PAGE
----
Tuesday, May 24, 2016

The Start of the Nuclear Age

This week President Obama flew to Hiroshima, site of the World War II atomic bombing, to call for an end to the use of nuclear weapons.  Monday, on our day off from working at the Habitat for Humanity build in Santa Fe, NM; Tim and I visited the birthplace of the atomic bomb, the Manhattan Project National Historical Park in Los Alamos.

The Manhattan Project National Historical Park is unique.  What I didn't know is that it is actually composed of three different places that were instrumental in the bomb's creation, Los Alamos, of course; Oak Ridge, TN where the uranium was purified and Hanford, Washington where plutonium was processed.  The National Park Service and the Los Alamos Historical Society are preserving the few buildings that remain in Los Alamos from that time.

J. Robert Oppenheimer

J. Robert Oppenheimer, the civilian director of what came to be called Project Y, in lieu of the highly classified place name "Los Alamos," realized that scientists all over the country must collaborate more closely if the United States and Britain were to beat the Nazis in the race to develop an atomic bomb first.  A site was needed away from the coasts of the United States where access could be restricted; yet, still provide the scientists a chance to unwind by hiking, swimming or horseback riding.  During our life together, Tim has kept several of his investigations a secret from me, but I'm not sure I could have packed up our bags and headed to the desert to live a life with alias names and altered birth certificates.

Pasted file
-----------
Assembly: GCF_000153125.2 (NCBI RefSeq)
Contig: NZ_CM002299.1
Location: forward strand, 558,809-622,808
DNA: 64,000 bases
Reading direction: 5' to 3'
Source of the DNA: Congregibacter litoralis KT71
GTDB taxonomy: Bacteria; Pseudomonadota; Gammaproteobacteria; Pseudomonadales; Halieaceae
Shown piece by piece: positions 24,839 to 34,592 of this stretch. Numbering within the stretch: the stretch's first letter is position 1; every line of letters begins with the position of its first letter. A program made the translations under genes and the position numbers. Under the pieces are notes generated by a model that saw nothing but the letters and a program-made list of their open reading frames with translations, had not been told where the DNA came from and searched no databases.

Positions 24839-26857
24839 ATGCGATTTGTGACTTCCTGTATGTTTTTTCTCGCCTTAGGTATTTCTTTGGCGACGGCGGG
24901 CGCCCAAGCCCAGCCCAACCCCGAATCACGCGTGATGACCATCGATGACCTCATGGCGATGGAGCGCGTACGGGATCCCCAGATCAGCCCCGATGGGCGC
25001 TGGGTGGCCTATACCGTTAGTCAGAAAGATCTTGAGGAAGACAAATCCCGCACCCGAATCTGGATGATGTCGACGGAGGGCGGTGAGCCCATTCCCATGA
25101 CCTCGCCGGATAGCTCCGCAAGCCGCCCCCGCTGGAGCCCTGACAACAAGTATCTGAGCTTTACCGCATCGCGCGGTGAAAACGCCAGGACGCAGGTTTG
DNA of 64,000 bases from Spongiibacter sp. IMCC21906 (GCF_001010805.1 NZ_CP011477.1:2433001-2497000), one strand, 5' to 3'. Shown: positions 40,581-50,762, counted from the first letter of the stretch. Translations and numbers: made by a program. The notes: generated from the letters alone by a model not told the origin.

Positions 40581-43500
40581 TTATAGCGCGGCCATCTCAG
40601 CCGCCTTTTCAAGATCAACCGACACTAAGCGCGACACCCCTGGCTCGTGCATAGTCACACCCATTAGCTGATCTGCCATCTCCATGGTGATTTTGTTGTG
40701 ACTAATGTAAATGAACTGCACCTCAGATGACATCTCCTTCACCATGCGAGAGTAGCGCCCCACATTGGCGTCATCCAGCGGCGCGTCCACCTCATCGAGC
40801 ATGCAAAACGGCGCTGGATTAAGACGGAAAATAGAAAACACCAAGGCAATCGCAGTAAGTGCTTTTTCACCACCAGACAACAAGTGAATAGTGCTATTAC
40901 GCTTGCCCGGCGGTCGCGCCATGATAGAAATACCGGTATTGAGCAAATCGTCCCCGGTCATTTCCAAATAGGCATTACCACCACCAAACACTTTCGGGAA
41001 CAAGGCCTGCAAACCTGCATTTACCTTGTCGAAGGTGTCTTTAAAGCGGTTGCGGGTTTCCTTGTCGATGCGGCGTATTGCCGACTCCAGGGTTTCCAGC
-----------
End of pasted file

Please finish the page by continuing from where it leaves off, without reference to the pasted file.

The Lodge was the dining hall for the Ranch School.

Recalling vacations he had taken in northern New Mexico, Oppenheimer knew that a college preparatory school, the Ranch School, was hidden away at Los Alamos.  Its buildings would be a good start towards the construction of the top-secret weapons laboratory.

Students were divided into troops similar to the Boy Scouts.

Ranch School students were the sons of wealthy Easterners deemed sickly and in need of toughening up.  They slept outside on porches in summer as well as in winter.  Brrr!  They were probably glad to be sent home when the school abruptly closed in February 1943 to allow the army to begin further construction.

Robert Oppenheimer on my right; General Groves on my left.

With his successful completion of the Pentagon, General Leslie Groves of the Corps of Engineers had a reputation of getting things done quickly and on budget.  As the military administrator, Groves began to construct a complex that was so secret all the inhabitants at Los Alamos had just one post office box number, P.O. 1663.  

Birth Certificate for Nancy Elizabeth Agnew

That was the address used on the birth certificates of babies born on "The Hill" during the 28 months it took to develop the bomb.  I found it hard to believe that the average age of the people involved in Project Y was 25 years.  I guess it's not surprising that many started their families while they were there.

Ashley Pond in the center of Los Alamos was named for the founder of the Ranch School whose name was Ashley Pond.

At the park headquarters, we signed up for a walking tour with Jim, a retired physicist who worked at the lab from 1965 to 1998.   

Home of Robert Oppenheimer

He was great!  He gave us a good overview of the Ranch School, the war years and the work of the lab today.

Bradbury Science Museum

He highly recommended a visit to the Bradbury Science Museum before we left town.  I was too busy reading placards at the science museum to take many photos, but the replicas of Little Boy and Fat Man were sobering.

Top: Little Boy; Bottom: Fat Man
One must pause with awe when looking at these bombs.  They were not impressive in size, but the destructive nature of these weapons ushered in a new age.  While I don't doubt that the dropping of these bombs on Hiroshima and Nagasaki was necessary to save American lives and end the war with Japan, even Oppenheimer was aghast at the annihilation they caused.  After the trial at the Alamogordo test site, he quoted this phrase from The Bhagavad Gita: "If the radiance of a thousand suns were to burst at once into the sky that would be like the splendor of the Mightly One...I become Death, the Shatterer of Worlds."

I hope and pray that President Obama's call for a world without nuclear weapons is heeded.

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